United Kingdom, 1971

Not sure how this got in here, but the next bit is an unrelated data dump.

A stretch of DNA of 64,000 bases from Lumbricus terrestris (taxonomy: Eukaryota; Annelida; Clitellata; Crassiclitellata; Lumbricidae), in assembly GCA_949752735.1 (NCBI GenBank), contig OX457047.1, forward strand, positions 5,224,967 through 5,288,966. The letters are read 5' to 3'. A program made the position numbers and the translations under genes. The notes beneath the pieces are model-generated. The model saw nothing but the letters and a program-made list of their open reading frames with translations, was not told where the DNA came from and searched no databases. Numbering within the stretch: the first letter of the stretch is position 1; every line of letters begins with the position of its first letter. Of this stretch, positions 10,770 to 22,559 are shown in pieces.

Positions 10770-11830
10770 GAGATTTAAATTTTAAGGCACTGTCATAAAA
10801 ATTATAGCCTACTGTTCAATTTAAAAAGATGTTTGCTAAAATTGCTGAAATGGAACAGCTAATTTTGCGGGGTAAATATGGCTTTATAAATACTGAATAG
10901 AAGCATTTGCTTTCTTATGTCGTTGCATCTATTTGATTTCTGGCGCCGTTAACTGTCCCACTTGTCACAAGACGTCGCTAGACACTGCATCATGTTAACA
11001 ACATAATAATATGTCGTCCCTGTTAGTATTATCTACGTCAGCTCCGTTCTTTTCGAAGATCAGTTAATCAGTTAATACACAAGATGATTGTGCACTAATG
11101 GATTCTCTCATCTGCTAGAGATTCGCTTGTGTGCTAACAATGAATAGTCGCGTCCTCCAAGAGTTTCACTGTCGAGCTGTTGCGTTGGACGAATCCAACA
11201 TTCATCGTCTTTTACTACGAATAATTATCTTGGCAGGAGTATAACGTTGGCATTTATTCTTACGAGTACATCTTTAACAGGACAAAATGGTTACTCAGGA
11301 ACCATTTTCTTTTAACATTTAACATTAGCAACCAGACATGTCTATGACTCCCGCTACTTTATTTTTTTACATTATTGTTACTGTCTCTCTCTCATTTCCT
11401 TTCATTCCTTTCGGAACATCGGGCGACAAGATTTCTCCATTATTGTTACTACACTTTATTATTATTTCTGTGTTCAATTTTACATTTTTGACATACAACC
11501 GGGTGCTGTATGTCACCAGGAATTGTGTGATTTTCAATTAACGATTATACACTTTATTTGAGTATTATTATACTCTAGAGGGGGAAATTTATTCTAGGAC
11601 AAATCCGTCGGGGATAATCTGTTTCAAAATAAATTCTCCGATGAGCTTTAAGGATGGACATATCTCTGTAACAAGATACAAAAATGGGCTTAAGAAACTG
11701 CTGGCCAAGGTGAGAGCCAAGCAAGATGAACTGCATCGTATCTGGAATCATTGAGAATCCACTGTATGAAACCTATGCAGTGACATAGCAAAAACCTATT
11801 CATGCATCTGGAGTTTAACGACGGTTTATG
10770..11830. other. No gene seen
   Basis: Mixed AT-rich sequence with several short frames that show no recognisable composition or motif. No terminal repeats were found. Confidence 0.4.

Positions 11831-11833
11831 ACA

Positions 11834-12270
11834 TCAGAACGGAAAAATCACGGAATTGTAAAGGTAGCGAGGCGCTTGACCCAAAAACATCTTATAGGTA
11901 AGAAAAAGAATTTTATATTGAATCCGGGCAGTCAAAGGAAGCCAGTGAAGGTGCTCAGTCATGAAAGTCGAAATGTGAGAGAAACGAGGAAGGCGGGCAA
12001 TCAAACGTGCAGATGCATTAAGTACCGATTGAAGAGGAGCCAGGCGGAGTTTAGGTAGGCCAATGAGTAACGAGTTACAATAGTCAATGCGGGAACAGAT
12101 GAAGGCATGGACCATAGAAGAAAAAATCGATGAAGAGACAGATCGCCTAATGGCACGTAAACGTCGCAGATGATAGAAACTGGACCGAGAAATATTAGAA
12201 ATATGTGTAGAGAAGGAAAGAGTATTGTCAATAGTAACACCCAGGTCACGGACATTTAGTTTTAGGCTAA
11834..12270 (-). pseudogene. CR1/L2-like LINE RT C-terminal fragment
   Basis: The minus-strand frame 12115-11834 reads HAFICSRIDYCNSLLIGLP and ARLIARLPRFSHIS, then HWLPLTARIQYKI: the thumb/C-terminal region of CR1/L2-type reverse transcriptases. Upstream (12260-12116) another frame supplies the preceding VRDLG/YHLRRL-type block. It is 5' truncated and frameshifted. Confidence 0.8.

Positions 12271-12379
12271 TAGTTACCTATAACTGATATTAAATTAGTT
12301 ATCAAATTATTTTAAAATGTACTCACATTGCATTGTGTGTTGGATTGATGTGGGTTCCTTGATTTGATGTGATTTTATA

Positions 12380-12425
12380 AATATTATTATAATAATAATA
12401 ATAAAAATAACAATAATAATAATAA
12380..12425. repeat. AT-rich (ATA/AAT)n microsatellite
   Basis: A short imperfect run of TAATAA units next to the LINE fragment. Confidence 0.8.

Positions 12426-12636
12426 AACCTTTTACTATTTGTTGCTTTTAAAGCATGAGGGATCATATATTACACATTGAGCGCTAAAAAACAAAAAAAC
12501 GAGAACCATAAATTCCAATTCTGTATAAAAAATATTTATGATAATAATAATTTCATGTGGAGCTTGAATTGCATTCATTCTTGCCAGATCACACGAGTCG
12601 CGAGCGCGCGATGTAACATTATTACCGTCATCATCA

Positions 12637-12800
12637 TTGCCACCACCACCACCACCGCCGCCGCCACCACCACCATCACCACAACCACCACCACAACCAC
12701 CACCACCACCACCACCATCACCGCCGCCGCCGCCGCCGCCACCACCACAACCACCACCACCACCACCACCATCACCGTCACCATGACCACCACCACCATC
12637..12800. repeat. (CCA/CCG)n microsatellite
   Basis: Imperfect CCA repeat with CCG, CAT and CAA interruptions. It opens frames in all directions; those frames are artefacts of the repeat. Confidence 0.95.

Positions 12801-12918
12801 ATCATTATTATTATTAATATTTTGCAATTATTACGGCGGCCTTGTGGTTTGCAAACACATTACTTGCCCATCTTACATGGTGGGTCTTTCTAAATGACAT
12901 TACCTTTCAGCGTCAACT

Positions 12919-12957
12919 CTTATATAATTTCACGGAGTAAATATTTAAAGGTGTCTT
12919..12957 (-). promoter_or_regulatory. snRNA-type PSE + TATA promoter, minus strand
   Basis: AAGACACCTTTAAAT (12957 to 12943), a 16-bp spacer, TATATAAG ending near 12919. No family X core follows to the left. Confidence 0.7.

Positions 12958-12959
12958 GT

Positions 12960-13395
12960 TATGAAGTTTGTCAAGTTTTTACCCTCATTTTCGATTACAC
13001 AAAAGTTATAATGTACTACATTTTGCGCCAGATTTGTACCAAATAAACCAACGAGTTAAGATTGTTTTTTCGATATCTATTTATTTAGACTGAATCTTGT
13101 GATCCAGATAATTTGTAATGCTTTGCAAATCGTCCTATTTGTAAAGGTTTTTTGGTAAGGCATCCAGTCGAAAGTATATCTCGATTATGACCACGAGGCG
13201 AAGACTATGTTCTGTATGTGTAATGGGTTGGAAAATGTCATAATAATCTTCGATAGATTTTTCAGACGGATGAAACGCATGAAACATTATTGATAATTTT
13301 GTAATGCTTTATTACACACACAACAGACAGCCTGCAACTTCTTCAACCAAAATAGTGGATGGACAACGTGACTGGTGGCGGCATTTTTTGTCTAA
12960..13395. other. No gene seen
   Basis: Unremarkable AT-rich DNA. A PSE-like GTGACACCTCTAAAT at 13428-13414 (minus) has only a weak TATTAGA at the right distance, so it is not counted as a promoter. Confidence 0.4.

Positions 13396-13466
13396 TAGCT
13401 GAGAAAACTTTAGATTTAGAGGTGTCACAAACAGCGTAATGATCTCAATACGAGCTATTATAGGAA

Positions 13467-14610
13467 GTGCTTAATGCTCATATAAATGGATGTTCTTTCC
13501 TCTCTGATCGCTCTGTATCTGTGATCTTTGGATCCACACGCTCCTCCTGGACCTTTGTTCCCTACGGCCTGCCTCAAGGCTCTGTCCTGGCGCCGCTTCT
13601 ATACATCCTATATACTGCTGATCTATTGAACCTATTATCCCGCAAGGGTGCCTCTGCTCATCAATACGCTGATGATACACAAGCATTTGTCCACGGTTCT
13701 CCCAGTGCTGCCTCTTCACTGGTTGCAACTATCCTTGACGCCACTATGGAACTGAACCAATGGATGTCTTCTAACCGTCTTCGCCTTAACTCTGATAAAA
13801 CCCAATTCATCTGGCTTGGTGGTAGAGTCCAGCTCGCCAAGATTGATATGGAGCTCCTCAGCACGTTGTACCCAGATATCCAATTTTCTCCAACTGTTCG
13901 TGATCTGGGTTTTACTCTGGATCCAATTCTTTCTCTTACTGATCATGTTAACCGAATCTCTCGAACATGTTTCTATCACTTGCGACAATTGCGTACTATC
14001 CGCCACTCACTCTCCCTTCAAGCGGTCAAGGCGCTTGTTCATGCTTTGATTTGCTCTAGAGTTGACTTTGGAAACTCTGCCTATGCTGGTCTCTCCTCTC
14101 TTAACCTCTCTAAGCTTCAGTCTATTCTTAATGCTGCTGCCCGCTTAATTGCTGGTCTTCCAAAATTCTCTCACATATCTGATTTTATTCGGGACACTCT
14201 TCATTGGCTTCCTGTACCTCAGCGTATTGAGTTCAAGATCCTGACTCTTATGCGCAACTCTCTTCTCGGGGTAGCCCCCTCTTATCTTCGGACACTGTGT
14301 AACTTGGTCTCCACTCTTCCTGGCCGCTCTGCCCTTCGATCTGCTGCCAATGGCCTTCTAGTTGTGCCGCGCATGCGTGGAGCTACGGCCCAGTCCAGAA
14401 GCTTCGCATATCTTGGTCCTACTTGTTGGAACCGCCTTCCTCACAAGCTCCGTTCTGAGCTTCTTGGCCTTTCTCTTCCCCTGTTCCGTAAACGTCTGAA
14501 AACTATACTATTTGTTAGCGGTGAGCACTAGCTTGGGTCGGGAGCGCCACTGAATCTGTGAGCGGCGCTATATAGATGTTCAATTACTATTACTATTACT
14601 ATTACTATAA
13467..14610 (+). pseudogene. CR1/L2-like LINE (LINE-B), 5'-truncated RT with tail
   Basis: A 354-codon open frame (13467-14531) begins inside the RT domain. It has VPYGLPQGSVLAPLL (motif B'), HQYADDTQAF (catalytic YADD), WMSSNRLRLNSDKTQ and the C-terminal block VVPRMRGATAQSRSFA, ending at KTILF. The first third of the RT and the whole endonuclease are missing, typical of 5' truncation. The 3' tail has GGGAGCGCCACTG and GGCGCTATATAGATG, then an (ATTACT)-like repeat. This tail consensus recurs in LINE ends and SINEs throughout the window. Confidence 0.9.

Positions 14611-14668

The work of Mustafa Hulusi (London, 1971) is profoundly influenced by his family history. Hulusi studied fine art at Goldsmiths’ College and photography at the Royal College of Art, both in London. Although he was born in the British capital, his parents and ancestors are from Cyprus. His work revolves around questions linked to the construction of an identity based on hereditary patterns. Hulusi works with photography, painting and video. In his paintings, he uses floral and geometric motifs rooted in Islamic tradition. The pieces verge on photorealism, with colours and compositions that may strike us as deeply familiar, even kitschy at times, because of the subject matter, the use of saturated colours and his compositional choices. Hulusi evokes his own, personal history in his work, as well as the construction of these motifs throughout art history. Afyon (2009) is a video installation comprising four projections. Each image shows panoramic views or tracking shots of opium poppy fields in bloom. The beauty of the images surrounding the spectator is seductive and draws them in. The title of the piece refers to the area in Turkey believed to be the birthplace of the plant. Since time immemorial, opium has been used in religious rituals, as poison, for healing purposes, as well as igniting wars or providing the means to fund them.